What is dialysis?

When the kidneys do not work as well as they should, there are certain functions of the kidney that must be replaced by artificial means. If this is not done soon enough, it can be very harmful for the body. Dialysis is a process by which the excess toxins and fluid in the body can be removed. There are two types of dialysis:

  • Hemodialysis
  • Peritoneal Dialysis 

Let us see what these two types of dialysis are.

Hemodialysis is a form of dialysis where dialysis is performed intermittently.  The blood in the body is continuously removed during the hemodialysis process and passed through an artificial kidney which cleans it. The treatment is an intermittent treatment and is performed ranging from three hours thrice weekly to eight or nine hours six to seven times a week.

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There has to be a convenient mechanism to remove the blood from the body and return it to the body after passing through the artificial kidney. For this, an “access” is created. An access can be of different types. An Arteriovenous Fistula is thought to be the best form of access. A small surgery is required for this to be done. The fistula is usually ready within a few weeks of the surgery. Needles connected to tubes are then inserted into a vein in the body using which the blood is drawn and passed through the artificial kidney by a pump.

Temporary accesses such as shunts or jugular catheters are used when dialysis needs to be started immediately or is needed for short periods of time.

Optimal Hemodialysis: The more number of hours of hemodialysis a patient gets, the better it is for him or her. This is because the blood is cleaned better and excess fluid is not allowed to accumulate. The current ‘gold standard’ for hemodialysis is daily nocturnal hemodialysis where hemodialysis is performed for 7-8 hours, 6-7 times a week.

Peritoneal Dialysis

Peritoneal Dialysis is a form of dialysis where a special fluid is infused into a cavity called the peritoneal cavity inside your abdomen and kept there for a few hours. During this period, toxins and excess fluid in your body gets transferred to this fluid through a semi-permeable membrane called the peritoneal membrane enclosing the peritoneal cavity. After the period, the fluid is removed from the body and fresh fluid is infused into the abdomen.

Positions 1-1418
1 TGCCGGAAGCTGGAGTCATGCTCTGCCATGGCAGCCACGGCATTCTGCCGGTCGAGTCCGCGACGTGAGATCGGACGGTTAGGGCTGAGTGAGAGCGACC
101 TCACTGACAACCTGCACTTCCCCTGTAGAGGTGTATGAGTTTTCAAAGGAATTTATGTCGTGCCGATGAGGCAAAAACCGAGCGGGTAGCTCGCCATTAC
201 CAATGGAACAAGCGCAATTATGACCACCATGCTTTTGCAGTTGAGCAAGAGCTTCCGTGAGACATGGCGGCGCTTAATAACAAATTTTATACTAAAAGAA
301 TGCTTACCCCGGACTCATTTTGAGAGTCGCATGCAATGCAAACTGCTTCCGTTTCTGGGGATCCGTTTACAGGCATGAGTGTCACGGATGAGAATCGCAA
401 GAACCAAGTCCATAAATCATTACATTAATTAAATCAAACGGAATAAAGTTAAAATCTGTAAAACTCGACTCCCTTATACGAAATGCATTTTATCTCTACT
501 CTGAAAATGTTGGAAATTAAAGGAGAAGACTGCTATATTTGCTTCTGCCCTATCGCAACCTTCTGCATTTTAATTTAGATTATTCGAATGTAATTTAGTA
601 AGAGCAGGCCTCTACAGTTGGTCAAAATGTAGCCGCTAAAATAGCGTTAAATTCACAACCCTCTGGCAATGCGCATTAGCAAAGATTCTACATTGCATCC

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Peritoneal dialysis can be done in two main ways:

1. Continuous Ambulatory (CAPD): Here the fluid is infused into the peritoneal cavity and left there for about 3 to 6 hours during which time the patient can go about his routine activities such as office work, exercise, watch a movie, travel etc. After this period, the fluid is removed because it has removed a lot of waste from the blood and cannot remove too much more.

Fresh fluid is infused and the process repeats. The removal of old fluid and infusion of fresh fluid is called an ‘exchange’. Most people require about 3 to 4 exchanges. The fluid volume that is infused can vary between 1 to 3 liters depending on the person’s weight and size.

2. Continuous Cyclic (CCPD): Here the exchanges are usually performed by a machine called a Cycler. The patient connects to a machine before sleeping at night. The machine then infuses fresh fluid and removes it after 2-3 hours and infuses fresh fluid. Usually the cycles are shorter than in CAPD.

Some people adopt a mix of both CAPD and CCPD. They hook up to the machine and do a few cycles at night, infuse fresh fluid in the morning before getting off the machine and then do one mid-day exchange. This offers better removal of wastes.

For peritoneal dialysis to be performed, a tube is inserted into the stomach to enable fluid removal and filling. Dialysis can be started 2-4 weeks after the surgery.

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To see which modality among these two suits you, please click here